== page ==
• (Score: -1, Flamebait) by Anonymous Coward on Saturday July 25 2020, @07:00PM (23 children)

      by Anonymous Coward on Saturday July 25 2020, @07:00PM (#1026219)

      The EU is the new USSR. We must stand up against their tyranny and attempts to impose their laws and will on the rest of the world.

      • (Score: 2, Flamebait) by looorg on Saturday July 25 2020, @07:20PM (14 children)

        by looorg (578) on Saturday July 25 2020, @07:20PM (#1026224)

        I'm not super happy about it really. Current EU, and future EU, is not the EU most people voted about joining -- it started out as a sort of trade union but has now moved in a very disturbing direction I'm not sure I really want to be a part of at all. I was sort of hoping Brexit would have gone smoother and it would have rippled thru the northern parts of Europe to just ditch this crap cause this just isn't what was the plan. I'm also more scared that it's turning more into the new USSR then another say United States.

        • (Score: 2, Touché) by Anonymous Coward on Saturday July 25 2020, @09:16PM (1 child)

          by Anonymous Coward on Saturday July 25 2020, @09:16PM (#1026281)

          Some former members of the USSR are now in the EU. Would you like to ask them to compare?

          No need - someone already has [independent.co.uk].

          But keep on asking that DUMB ass question for another 4 years - maybe you'll finally read the answer.

          • (Score: 2, Troll) by looorg on Saturday July 25 2020, @09:32PM

            by looorg (578) on Saturday July 25 2020, @09:32PM (#1026294)

            I have already asked some of them since I worked with several people that left USSR. They liked it when they came here but are now seeing how the EU is changing and not for the better. I guess people can draw different conclusions about situations sometimes.

        • (Score: 3, Interesting) by Grishnakh on Sunday July 26 2020, @02:48AM (11 children)

          by Grishnakh (2831) on Sunday July 26 2020, @02:48AM (#1026417)

          Current EU, and future EU, is not the EU most people voted about joining -- it started out as a sort of trade union but has now moved in a very disturbing direction I'm not sure I really want to be a part of at all.

          What exactly were you expecting, a confederation? Those don't work in real life. The United States tried that back in 1777, and it was a disaster. The Articles of Confederation only lasted 12 years until it was replaced with the Constitution, which created a far stronger central government. You can't have a confederacy with different member states having very different laws and monetary systems, and keep it together. The EU realized this, and created the "Euro" and tried to unify their monetary systems, but without a unified political system it isn't working that well because some countries used to manage themselves very differently than others (Greece vs. Germany). Now under the EU, countries like Greece haven't been allowed to just print more money like before, so they've had austerity forced on them by Germany and France, causing a lot of problems. We haven't had that problem in the US because we have a single federal government that controls monetary policy, and states really have no power over this at all.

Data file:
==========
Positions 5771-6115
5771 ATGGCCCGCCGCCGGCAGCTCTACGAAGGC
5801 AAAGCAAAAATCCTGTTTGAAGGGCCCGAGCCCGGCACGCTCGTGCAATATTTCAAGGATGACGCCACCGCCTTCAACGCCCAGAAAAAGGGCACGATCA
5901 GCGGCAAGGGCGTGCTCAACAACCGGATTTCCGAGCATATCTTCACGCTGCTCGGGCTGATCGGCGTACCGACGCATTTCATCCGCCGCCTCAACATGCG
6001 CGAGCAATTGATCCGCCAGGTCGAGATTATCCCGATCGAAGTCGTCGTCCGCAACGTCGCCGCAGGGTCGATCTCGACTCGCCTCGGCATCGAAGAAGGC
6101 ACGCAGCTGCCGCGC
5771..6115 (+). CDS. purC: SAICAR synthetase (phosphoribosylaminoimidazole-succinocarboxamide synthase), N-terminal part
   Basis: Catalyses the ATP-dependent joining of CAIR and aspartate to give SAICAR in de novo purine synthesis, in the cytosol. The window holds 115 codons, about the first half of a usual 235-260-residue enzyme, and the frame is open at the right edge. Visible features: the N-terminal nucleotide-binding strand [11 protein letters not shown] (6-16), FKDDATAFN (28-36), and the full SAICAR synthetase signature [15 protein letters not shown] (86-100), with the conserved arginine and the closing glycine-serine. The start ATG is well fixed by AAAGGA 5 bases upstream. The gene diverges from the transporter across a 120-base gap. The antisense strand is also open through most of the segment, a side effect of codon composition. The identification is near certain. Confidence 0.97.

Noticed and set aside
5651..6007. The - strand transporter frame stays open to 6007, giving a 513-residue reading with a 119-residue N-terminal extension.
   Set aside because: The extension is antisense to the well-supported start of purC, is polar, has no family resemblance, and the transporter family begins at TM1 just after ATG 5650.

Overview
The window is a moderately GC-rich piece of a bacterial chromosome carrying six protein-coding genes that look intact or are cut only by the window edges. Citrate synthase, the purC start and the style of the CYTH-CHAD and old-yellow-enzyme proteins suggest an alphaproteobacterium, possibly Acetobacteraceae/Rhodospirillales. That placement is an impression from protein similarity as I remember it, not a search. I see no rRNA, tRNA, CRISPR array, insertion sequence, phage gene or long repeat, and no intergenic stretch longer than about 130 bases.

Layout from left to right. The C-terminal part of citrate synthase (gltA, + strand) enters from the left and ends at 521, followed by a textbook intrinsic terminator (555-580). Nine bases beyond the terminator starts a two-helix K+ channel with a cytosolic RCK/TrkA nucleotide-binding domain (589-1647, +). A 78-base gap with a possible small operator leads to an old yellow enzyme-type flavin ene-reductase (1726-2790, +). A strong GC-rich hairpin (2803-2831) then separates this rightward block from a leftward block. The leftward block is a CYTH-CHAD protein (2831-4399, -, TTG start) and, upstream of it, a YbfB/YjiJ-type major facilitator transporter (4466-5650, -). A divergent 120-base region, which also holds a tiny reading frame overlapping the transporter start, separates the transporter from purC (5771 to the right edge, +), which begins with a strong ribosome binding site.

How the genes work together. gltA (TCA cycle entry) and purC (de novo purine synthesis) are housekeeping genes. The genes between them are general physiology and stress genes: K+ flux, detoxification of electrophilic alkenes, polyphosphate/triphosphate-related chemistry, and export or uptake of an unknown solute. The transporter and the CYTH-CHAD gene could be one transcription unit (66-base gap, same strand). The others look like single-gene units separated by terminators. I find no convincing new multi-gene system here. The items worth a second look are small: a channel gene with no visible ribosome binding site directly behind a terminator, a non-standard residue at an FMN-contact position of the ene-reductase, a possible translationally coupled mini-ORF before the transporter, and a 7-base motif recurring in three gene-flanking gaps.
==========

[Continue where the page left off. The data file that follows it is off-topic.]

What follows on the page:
The simple fact is that confederations just don't work (unless you're Switzerland, and even they have a single currency and monetary policy so it's not the same). And just having a trade union like the EEC was before the EU was formed really doesn't give you much power on the world stage; the EU could never be any kind of world power like China or the US without becoming a much stronger union, and enjoy the economic benefits that come from that power. Without unity, there's just too much economic friction internally, from currency exchanges, customs fees and regulations, etc.

          • (Score: 1, Troll) by looorg on Sunday July 26 2020, @03:09AM

            by looorg (578) on Sunday July 26 2020, @03:09AM (#1026431)

            That is a core issue here. They want a union of countries that had no business being in a union with each other due to vastly different circumstances. So what we ended up with is a system where a few countries are more or less paying for other countries that have shit economies just to be in a club together, but getting very little out of it. It's probably great if you are Germany or France, less great if you are not.

          • (Score: 1) by khallow on Sunday July 26 2020, @01:03PM (9 children)

            by khallow (3766) Subscriber Badge on Sunday July 26 2020, @01:03PM (#1026555) Journal

            What exactly were you expecting, a confederation? Those don't work in real life.

            Depends on what you're trying to do with it. And the present day EU is a confederation FWIW.

            • (Score: 2) by Grishnakh on Sunday July 26 2020, @07:26PM (8 children)

              by Grishnakh (2831) on Sunday July 26 2020, @07:26PM (#1026702)

              >And the present day EU is a confederation FWIW.

              It is, and it's not working that well, nor does it seem like it's going to survive in its present form for too long. It's just like the US under the AoC: it managed to hang on for 12 years before they finally gave up because it was so ineffective. I predict the same will happen with the EU; they're going to have to make the central government stronger to keep the union together, or they'll just break apart, with Brexit already being the tip of the iceberg.